The Rajasthan state highway that connects Manoharpur to Bhangarh and beyond, of which the Dausa Bypass is a part, is superbly finished. And despite being a humble two-lane highway, its flawless surface combined with the lack of traffic, meant that this was where we got our first taste of this performance vehicle’s touring abilities. The Mercedes-AMG GLC 43 Coupé extends its legs on the highway effortlessly and instinctively as she cruised over mile after mile of Rajasthani highway. And thanks to that silent cabin, the going was virtually entirely free of fatigue.

About two-thirds of the way through there are a few sweeping turns that saw the smile widen a bit. Under normal circumstances I would find a mostly straight road boring but here with miles of spectacular landscape on either side and a road that has been surfaced to near perfection, barring a couple of patches, I would stick my neck out and say that the Dausa Bypass is one of the finest driving roads in the country today. It’s exactly the kind of road where you’d be able to drive a powerful Mercedes-AMG the way it’s meant to be driven. Fast.

With Bhangarh Fort still an hour away and our tummies rumbling with an intensity to match the SUV-Coupé’s motor, we stopped for some grub at the grandly named but modest in reality Bhangarh Food Plaza. Good thing we stopped here for it turns out that untouched though it is by the Prime Minister’s drive for digitisation (it accepts cash only), Bhangarh Food Plaza and its pure vegetarian fare is the only food available in the vicinity of Bhangarh. The fort is indeed in that remote a location. The road leading right up to the walls of the abandoned fort ends at a boulder strewn parking lot. Parts of it is rough and we were glad that we had a vehicle that was not deterred by ground clearance issues.

The fort itself looks like it’s out of a movie set. Parts of it, especially its seven temples, are extremely well preserved but the rest is a genuine ghost town. It’s almost as if the ghosts of people past have not dared to desecrate holy ground but have left their imprint everywhere else. It’s a long climb to the main palace complex, the one that princess Ratnavati might have inhabited once. Once a grand seven-storey structure that towered over the countryside, today the four-storeyed ruin is the haunt of bats.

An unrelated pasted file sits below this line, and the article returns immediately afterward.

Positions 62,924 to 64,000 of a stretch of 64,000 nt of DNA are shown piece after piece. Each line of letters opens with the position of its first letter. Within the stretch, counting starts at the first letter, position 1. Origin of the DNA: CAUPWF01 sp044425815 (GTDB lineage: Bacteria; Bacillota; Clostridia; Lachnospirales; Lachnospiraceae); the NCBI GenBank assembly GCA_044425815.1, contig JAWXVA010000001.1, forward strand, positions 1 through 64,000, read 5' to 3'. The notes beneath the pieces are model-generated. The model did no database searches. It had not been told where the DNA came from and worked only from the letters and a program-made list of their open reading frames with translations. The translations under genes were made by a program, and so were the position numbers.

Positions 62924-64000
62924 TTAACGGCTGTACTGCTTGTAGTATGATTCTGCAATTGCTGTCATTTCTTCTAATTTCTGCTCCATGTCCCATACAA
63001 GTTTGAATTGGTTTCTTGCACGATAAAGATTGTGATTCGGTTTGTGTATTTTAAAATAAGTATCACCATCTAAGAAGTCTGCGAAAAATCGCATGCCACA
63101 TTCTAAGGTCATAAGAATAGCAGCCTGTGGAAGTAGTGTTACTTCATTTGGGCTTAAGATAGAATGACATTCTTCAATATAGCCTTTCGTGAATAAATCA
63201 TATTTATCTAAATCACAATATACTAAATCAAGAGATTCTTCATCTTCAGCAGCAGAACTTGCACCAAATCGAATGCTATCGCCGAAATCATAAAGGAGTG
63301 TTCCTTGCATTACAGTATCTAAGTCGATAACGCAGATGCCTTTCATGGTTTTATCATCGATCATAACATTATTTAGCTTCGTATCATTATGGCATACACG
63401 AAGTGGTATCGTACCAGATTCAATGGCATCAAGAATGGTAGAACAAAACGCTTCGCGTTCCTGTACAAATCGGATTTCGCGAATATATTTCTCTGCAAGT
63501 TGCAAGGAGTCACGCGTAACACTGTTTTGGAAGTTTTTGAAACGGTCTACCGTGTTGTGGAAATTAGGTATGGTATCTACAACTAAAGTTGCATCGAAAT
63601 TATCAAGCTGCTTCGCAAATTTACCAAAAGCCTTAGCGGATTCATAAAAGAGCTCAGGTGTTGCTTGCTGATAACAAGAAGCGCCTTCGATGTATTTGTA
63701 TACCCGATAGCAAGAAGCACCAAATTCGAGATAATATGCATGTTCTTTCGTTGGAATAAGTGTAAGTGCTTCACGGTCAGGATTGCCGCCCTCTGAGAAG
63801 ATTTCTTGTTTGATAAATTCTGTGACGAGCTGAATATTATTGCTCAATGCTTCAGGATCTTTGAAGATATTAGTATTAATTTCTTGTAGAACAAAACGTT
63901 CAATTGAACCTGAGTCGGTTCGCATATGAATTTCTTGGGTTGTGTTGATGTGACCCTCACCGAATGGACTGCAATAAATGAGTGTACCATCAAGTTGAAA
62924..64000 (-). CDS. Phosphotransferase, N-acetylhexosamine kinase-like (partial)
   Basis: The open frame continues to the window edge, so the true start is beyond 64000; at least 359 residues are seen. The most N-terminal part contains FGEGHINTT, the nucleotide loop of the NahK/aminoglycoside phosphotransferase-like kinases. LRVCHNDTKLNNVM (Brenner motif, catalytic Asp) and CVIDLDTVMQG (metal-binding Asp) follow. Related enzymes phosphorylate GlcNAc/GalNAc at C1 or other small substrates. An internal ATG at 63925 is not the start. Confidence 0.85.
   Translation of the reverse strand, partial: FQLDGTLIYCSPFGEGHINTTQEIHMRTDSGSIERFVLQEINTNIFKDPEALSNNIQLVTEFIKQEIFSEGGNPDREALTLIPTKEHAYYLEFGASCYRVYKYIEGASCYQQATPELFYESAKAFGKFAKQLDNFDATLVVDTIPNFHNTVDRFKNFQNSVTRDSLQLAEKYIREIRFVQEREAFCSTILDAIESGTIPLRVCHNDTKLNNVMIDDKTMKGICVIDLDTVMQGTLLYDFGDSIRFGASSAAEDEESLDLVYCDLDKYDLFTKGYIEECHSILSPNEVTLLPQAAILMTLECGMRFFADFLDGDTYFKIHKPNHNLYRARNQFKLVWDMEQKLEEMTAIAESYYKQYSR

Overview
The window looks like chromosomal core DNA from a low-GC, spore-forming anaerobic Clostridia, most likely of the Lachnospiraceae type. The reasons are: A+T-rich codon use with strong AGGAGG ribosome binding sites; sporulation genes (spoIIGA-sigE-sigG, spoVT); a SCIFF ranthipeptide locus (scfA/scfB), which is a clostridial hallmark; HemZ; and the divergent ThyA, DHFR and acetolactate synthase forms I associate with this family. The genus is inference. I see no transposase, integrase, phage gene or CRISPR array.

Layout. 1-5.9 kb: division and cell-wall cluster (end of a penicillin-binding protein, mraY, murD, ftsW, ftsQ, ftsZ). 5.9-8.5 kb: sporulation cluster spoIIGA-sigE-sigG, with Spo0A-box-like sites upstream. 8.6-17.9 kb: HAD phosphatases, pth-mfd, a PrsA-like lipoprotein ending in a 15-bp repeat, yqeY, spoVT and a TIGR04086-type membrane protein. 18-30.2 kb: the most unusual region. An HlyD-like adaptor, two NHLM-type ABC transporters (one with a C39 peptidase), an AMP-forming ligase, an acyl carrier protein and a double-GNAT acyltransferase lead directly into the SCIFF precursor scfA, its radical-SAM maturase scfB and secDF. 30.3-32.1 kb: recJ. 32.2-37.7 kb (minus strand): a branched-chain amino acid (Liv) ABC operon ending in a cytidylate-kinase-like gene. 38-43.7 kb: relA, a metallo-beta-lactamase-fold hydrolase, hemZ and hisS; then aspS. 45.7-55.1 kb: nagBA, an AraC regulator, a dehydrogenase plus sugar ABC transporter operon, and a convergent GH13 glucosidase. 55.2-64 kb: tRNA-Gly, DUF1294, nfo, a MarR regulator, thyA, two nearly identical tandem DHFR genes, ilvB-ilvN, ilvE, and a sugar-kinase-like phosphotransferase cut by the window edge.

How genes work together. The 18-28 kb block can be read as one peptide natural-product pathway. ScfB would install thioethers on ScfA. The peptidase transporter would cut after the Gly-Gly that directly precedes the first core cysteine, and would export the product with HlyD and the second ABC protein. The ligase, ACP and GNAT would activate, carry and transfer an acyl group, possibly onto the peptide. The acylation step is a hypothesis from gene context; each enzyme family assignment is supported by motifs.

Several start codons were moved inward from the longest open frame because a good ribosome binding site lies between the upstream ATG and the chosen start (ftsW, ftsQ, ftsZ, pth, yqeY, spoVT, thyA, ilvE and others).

What’s incredible is that whatever remains of the structures, is very well preserved and one can easily see the kind of houses the common folk might have lived in. The view from the top is testimony to the Rajput penchant for military mindedness for you can see miles away even from the base of the main palace complex. The presence of a huge water tank next to the Shiva temple is an indication of the need to store water inside the fortress walls. In case it was besieged, as it indeed was towards the end of its existence. It’s a fascinating place really where the past comes alive in more ways than you can imagine. As for the legend? Who knows, perhaps if the ASI could be persuaded to give us permission to stay a night inside the fort then we might one day be able to tell you if the past really is alive in what is reputed to be India’s most haunted fort.